- Research article
- Open Access
Calpain: a molecule to induce AIF-mediated necroptosis in RGC-5 following elevated hydrostatic pressure
© Shang et al.; licensee BioMed Central Ltd. 2014
- Received: 12 March 2014
- Accepted: 28 April 2014
- Published: 12 May 2014
RIP3 (Receptor-interacting protein 3) pathway was mainly described as the molecular mechanism of necroptosis (programmed necrosis). But recently, non-RIP3 pathways were found to mediate necroptosis. We deliberate to investigate the effect of calpain, a molecule to induce necroptosis as reported (Cell Death Differ 19:245–256, 2012), in RGC-5 following elevated hydrostatic pressure.
First, we identified the existence of necroptosis of RGC-5 after insult by using necrostatin-1 (Nec-1, necroptosis inhibitor) detected by flow cytometry. Immunofluorescence staining and western blot were used to detect the expression of calpain. Western blot analysis was carried out to describe the truncated AIF (tAIF) expression with or without pretreatment of ALLN (calpain activity inhibitor). Following elevated hydrostatic pressure, necroptotic cells pretreated with or without ALLN was stained by Annexin V/PI, The activity of calpain was also examined to confirm the inhibition effect of ALLN. The results showed that after cell injury there was an upregulation of calpain expression. Upon adding ALLN, the calpain activity was inhibited, and tAIF production was reduced upon injury along with the decreased number of necroptosis cells.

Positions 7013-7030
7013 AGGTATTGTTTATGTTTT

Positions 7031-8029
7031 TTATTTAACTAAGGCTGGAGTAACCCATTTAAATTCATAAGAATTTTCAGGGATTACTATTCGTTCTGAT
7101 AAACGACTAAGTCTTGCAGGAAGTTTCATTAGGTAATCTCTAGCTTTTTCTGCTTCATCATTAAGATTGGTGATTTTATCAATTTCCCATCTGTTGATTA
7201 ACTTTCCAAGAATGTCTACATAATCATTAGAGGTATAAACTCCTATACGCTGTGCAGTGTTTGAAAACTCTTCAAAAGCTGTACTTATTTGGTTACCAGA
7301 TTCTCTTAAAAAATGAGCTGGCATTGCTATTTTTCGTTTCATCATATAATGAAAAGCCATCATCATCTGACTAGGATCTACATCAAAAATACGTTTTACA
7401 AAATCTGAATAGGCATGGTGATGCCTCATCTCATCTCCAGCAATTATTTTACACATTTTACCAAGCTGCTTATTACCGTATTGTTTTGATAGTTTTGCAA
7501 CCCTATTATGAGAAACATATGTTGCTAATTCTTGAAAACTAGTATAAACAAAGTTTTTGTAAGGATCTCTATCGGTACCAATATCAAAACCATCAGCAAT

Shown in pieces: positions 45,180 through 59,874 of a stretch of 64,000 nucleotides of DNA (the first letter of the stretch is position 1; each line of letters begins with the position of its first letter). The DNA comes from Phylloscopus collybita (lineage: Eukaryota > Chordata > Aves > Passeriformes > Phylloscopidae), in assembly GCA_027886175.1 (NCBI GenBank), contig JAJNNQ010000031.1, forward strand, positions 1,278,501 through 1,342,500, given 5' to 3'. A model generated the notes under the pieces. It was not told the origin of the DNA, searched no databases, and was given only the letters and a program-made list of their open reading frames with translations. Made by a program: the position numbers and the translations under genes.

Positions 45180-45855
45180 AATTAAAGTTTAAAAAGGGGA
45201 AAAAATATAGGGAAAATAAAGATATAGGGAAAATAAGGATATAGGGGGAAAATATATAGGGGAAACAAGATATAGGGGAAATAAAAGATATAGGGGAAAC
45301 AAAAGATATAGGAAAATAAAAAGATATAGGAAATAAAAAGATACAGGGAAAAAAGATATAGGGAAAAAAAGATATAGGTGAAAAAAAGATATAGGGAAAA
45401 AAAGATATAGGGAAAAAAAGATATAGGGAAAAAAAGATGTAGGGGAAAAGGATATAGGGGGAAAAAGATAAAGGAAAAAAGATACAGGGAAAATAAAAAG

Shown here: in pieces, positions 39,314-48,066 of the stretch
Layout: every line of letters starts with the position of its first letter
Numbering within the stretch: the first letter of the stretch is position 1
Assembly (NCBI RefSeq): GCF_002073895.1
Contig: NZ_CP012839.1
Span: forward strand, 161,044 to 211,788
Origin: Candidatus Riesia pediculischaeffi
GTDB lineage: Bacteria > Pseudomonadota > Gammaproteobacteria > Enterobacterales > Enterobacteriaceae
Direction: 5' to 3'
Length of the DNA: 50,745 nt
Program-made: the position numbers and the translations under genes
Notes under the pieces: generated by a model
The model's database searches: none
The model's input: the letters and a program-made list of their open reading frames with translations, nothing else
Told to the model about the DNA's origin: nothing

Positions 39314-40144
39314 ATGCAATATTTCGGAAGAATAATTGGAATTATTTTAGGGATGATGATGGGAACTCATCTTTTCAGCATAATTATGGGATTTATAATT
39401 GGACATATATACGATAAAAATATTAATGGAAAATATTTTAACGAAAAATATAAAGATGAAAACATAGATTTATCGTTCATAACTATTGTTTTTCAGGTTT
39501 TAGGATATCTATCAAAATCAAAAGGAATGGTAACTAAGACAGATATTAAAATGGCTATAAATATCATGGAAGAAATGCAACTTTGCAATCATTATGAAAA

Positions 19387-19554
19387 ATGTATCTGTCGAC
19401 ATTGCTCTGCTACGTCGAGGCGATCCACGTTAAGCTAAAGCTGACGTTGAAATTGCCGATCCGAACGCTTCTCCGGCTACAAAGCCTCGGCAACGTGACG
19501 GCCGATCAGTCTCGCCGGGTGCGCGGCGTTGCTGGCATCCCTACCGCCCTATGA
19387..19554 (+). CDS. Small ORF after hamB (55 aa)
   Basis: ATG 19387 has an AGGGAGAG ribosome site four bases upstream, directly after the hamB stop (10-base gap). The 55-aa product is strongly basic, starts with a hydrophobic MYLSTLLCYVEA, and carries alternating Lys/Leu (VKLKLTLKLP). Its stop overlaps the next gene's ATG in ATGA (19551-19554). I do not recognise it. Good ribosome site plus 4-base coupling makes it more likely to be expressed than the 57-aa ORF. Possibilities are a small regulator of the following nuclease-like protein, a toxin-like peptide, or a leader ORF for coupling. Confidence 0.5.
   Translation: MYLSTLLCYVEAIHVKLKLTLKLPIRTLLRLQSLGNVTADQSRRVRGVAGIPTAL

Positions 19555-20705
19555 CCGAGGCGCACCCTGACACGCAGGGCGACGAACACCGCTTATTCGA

Our study found that calpain may induce necroptosis via tAIF-modulation in RGC-5 following elevated hydrostatic pressure.
- Retinal ganglion cells-5
- Elevated hydrostatic pressure
Calpains are calcium-activated neutral protease, which belongs to the family of cytosolic cysteine proteinases. They form heterodimers which are composed of a large 80 kDa catalytic subunit and a common 30 kDa regulatory subunit . The calpains are widely distributed in most of the mammal tissues. The calpains are also implicated in physiological and pathophysiological processes, such as cytoskeletal reorganization, signal transduction pathways, cell cycle regulation and certain apoptosis pathways. The dysfunction of calpains is related to certain diseases like cataract, Parkinson’s disease and Alzheimer’s disease [2–5].